Constructive Controversies

Introduction

Constructive Controversy, is a cooperative learning procedure designed to create intellectual conflict and deepen understanding of complex issues. Unlike traditional debates, however, where the goal is to ‘win’ the argument, the goal of our “Constructive Controversy” (and in science in general) is (a) to ensure a full, and critical understanding of both sides of the issue, and (b) to synthesize respective positions in a consensus statement that includes only the best and most valid arguments from all sides of an issue.

During these first two weeks, we will participate in three Constructive Controversies, at the end of which you will work with a partner to write a brief (1/2 – 1-page, or 125 – 250 word) consensus statement reporting your final position on both sides of the controversy. The final consensus statements will then be posted here.

Should schools embrace technology?

Kristy & William (Pokemon Master)

Our joint position acknowledges the usefulness of technology for educational purposes while recognizing the limits of usefulness. Technology is simply a tool. High-quality teaching is an important aspect of technology use.

We jointly accept that technology can increases equity by narrowing gaps in access to current knowledge, skills, resources, tools and tech training for the work force.

We jointly accept that technology can decrease social barriers by connecting people to other people, thereby building cross-cultural bridges.

This debate is ongoing and evidence is not conclusive. Therefore a specific position cannot be firmly taken without acknowledging the shortcomings of either side.

Kristy & William

Mike McShea & Alexandra Lee

Schools should embrace technology to achieve specific aims at developmentally appropriate times in a child’s education. Young children need to practice essential skills through in-person experiences leading to literacy and social moral development. Motor skill development depends upon physical interactions and should take priority over technological literacy at early stages. Conversely, secondary students, who are preparing for careers and continuing education, need equal access to technology. Technology provides access to authentic interactions with primary sources including experts that are not geographically bound. Technology can also provide these students with opportunities to manipulate factors in simulations and develop inductive reasoning skills.

Kyle and Monaca

Schools should not fully embrace technology without a plan to maximize the benefits for learning while supporting social, ethical and cognitive skills needed for successful use of that technology. Giving students access to technology can foster collaboration, creativity and critical thinking when introduced with regard to age and stage and the skills teachers need to share with students and clear parameters on how to use the technology in relation to the learning goals. However, if technology is presented as a main educational tool without these safeguards, the untoward impacts may be a decrease in achievement, result in decisions that are harmful to the students and others and may impede social, emotional and ethical development. Technology is at its best in education when teachers and students have a clear intention of how and why they are using the technology and how it aligns with the learning goals. Through this process teachers are afforded the ability to demonstrate the ethical and social considerations needed for the positive integration of technology in the learning process and its uses to contribute to society.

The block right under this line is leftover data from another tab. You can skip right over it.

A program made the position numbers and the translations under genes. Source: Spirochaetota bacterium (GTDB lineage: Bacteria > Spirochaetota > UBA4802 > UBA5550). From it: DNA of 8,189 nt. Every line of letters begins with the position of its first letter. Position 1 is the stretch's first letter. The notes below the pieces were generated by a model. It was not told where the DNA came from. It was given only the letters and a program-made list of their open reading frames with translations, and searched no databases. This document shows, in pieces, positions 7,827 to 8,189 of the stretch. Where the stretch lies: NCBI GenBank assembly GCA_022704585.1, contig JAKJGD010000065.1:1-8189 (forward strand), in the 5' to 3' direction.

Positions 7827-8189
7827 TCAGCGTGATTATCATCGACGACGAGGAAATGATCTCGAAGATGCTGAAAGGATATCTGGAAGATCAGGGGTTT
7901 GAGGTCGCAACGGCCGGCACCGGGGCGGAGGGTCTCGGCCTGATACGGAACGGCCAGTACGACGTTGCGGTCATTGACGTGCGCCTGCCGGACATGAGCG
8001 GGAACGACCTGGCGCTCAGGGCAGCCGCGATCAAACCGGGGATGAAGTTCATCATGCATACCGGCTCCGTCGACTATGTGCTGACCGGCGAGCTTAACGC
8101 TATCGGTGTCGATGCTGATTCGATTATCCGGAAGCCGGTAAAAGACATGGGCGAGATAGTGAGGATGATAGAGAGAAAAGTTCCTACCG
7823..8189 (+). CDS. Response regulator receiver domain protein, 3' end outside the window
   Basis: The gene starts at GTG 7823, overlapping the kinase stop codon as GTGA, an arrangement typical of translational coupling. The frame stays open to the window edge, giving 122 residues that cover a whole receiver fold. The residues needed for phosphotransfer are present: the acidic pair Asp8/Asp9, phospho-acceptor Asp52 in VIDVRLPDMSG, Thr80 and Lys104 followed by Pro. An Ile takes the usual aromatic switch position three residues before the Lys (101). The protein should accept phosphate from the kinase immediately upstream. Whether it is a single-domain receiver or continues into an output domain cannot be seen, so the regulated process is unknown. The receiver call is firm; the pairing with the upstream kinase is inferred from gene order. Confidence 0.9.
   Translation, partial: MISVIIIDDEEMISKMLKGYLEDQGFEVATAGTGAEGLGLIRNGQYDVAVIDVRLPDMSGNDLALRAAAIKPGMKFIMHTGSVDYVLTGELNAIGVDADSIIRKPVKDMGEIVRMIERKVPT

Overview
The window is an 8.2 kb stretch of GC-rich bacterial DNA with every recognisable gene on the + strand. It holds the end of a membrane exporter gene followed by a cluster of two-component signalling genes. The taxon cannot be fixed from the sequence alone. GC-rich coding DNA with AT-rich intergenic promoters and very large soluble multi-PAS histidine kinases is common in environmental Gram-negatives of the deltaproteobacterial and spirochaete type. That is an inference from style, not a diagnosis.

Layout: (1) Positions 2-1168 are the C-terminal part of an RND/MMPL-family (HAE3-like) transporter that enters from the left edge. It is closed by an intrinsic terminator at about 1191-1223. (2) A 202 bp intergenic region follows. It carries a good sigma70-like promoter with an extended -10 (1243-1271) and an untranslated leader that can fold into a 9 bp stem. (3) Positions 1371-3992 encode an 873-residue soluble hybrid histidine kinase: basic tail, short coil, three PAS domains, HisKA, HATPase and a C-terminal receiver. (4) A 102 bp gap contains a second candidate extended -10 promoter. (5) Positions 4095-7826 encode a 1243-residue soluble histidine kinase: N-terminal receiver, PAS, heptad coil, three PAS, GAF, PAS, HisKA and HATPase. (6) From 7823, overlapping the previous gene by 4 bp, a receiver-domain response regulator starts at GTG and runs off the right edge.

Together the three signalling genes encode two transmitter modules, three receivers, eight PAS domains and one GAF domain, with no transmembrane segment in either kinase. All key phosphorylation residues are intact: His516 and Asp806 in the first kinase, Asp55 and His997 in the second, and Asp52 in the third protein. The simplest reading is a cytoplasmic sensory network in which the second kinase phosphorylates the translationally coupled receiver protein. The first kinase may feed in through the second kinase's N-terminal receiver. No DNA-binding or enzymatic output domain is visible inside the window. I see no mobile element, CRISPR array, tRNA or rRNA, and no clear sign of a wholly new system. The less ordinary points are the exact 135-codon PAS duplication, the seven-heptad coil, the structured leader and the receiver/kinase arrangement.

Katie & Tommy

We are for technology in the classroom, always and forever.

However, we support the introduction and implementation of digital technology with careful application and consideration of development readiness. Until extensive and more conclusive research is proved positive for early implementation in child development, we recommend that technology use move in tandem with developmental progress. We also recognize the unique affordances that digital technologies bring to learning environments for both instructors and learners, including differentiated instruction and greater capacity for multimodal content delivery. With graduated implementation, learners will be better able to avoid the myopia of past generations and the consequences of injudicious decision-making resulting less than ideal academic outcomes. We also look forward to future advances in educational technology to support diverse learning audiences and wide ranging learning opportunities. In conclusion, wise technology utilization can support and provision learners to thrive in the digital age.

Brooke and Zac